We think: 'Wayhey, Nehemiah! Good man!', and we give him a metaphorical pat on the back and say, 'Well, you're a great guy, you're so swift, you're so decisive in all that you do'. That's how we look at that when we look back at these Bible stories, when we think of David decapitating the personification of sin in Goliath, we think that's tremendous: 'I want to be like David!'. But I'm sure that in Nehemiah's day, and even in David's day, there were people who said: 'Now Nehemiah, do you not think you're overreacting a little bit? I mean, can you not live and let live. He knows his mistake, he realises what he has done, can you not in this sense turn the other cheek? Do you not think you're overreacting and being a little bit unreasonable?'. Now watch Nehemiah, he was not interested in winning a popularity contest or in public opinion polls, all that he was interested in was cleaning out the evil that affected God's people's capacity to listen and obey God's word - that's all that concerned him: their obedience to God's law. If there was something in the way of that, it had to be put out right away!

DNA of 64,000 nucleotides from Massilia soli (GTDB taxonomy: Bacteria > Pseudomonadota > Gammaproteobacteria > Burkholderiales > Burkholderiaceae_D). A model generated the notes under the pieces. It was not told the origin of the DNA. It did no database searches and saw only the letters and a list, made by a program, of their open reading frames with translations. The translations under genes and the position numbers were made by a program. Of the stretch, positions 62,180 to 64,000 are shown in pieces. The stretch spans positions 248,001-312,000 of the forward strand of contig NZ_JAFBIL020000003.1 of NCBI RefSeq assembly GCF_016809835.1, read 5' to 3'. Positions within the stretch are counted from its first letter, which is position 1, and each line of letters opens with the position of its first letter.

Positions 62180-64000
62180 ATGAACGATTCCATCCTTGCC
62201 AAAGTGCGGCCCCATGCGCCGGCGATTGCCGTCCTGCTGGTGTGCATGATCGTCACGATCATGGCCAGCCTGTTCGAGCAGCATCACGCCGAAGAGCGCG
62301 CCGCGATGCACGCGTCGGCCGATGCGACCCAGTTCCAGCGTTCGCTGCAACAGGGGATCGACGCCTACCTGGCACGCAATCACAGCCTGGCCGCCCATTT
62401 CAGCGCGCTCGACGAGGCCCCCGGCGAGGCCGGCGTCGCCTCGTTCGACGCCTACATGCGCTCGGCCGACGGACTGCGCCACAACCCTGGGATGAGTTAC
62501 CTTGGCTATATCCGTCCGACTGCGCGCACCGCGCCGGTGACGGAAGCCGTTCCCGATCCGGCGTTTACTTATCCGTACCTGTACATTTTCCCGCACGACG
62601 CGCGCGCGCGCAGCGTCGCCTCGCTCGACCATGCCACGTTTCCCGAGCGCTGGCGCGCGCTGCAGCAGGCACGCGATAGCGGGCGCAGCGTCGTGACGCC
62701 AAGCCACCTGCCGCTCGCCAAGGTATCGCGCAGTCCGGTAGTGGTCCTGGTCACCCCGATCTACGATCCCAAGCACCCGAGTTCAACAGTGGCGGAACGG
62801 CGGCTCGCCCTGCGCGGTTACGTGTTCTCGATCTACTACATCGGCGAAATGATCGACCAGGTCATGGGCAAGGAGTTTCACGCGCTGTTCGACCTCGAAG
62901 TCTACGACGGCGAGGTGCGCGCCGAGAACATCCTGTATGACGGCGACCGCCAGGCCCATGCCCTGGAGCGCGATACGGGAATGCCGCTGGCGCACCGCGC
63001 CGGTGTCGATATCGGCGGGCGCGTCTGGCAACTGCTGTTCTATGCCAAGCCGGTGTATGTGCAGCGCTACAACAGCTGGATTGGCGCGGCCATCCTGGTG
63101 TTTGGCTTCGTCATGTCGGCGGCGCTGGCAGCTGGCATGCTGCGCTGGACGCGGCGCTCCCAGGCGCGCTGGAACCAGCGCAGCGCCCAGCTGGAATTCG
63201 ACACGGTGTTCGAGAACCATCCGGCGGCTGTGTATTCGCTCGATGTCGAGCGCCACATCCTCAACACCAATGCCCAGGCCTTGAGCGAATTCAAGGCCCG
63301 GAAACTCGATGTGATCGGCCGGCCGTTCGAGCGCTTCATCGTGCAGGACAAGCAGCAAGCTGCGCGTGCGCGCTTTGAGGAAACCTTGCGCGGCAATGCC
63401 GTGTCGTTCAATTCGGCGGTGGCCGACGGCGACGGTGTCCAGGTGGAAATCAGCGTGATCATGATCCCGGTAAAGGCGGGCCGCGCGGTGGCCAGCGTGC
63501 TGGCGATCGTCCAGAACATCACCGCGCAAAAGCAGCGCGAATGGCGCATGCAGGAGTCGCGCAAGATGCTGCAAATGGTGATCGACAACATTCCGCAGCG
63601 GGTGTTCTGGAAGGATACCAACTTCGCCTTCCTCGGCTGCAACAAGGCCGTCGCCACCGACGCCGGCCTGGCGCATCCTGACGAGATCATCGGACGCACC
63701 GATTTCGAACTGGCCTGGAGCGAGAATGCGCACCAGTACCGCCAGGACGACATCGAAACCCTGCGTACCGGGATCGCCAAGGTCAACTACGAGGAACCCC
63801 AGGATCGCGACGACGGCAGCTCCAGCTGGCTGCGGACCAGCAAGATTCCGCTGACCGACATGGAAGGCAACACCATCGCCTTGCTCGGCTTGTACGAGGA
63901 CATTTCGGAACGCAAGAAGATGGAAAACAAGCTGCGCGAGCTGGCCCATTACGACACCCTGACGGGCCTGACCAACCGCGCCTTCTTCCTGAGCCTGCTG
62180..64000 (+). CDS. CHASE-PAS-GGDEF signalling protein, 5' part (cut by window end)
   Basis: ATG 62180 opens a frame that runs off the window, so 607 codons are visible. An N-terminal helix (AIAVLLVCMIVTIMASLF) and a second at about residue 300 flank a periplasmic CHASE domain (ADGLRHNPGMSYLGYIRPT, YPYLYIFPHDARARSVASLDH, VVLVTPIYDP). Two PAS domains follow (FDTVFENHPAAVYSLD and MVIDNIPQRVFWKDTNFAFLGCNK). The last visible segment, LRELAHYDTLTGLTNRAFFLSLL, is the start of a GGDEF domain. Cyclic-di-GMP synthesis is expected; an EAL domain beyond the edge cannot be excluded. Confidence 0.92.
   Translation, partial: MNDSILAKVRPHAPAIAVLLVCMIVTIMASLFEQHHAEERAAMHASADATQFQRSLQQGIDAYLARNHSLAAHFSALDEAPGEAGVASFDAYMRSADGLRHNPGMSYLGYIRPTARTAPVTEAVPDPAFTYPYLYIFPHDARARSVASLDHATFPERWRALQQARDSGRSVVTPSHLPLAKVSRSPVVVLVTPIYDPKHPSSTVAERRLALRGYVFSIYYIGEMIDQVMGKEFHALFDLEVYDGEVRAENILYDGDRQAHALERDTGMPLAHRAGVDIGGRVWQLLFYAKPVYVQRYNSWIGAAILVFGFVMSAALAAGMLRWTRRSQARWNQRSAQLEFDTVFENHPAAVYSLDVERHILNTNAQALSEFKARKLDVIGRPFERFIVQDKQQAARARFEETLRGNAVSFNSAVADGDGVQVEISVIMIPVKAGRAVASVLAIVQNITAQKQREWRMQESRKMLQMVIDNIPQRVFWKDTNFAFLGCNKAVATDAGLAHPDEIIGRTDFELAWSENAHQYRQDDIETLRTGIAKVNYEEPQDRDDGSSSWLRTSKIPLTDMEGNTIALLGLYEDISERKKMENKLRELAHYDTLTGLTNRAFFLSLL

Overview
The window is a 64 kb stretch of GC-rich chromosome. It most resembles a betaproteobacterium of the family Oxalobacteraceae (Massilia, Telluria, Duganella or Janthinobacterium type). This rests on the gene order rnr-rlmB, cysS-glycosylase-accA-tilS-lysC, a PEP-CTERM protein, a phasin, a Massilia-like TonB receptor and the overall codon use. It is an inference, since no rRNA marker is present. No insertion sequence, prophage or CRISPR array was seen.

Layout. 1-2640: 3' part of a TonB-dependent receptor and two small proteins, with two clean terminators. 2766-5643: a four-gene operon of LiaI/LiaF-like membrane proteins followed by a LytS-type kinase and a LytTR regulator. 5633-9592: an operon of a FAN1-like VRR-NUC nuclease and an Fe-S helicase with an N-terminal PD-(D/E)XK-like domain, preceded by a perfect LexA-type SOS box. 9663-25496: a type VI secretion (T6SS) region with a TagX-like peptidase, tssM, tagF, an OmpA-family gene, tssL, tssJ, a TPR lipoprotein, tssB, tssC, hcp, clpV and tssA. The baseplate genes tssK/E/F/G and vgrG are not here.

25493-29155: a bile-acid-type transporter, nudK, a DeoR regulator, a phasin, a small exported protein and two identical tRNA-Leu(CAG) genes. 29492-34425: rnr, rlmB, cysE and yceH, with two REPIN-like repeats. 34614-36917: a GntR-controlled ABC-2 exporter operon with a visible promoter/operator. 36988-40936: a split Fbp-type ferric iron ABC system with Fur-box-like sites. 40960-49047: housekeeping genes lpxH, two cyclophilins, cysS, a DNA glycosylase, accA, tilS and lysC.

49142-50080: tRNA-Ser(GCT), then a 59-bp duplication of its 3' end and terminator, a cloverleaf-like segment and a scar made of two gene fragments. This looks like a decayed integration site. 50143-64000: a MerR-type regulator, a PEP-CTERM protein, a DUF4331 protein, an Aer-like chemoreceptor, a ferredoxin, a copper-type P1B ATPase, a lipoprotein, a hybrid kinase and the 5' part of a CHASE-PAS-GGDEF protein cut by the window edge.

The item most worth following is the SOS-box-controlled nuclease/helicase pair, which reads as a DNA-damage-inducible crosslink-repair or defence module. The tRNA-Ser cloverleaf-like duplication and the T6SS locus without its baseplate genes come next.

Now when initial symptoms of problems in our life - I'm talking about sinful problems - begin to disappear, do you think: 'Well, I think I've overcome that thing, it's not the problem that it used to be'? You let your guard down, don't you? You let Tobiah come and have a chamber again in your life, and you forget what sin did in the past. This is what Eliashib did, he had forgotten what Tobiah and Sanballat had done to the people of God. This is the psychology of sin: we have a tendency to forget how we feel when we sin, and what sin does; and then we commit it again, we feel all those feelings again and the awful ramifications of what we have done - and we think to ourselves, you do it as well, 'Why didn't I remember what it was like?'. We are ignorant of his devices - can I ask you today: is there a compromising companionship in your life? Are you compromising on God's word? Are you turning a blind eye to sin, and you're trying to rationalise it and reason it in your life? Can I ask this fellowship: are you allowing the enemy into our church in any shape or form, because you're not willing to face and confront sin? Even though it's uncomfortable, you're not willing to grasp the nettle? Compromise was kicked out, Tobiah was kicked out of the temple and everything that he owned, and the place was cleansed.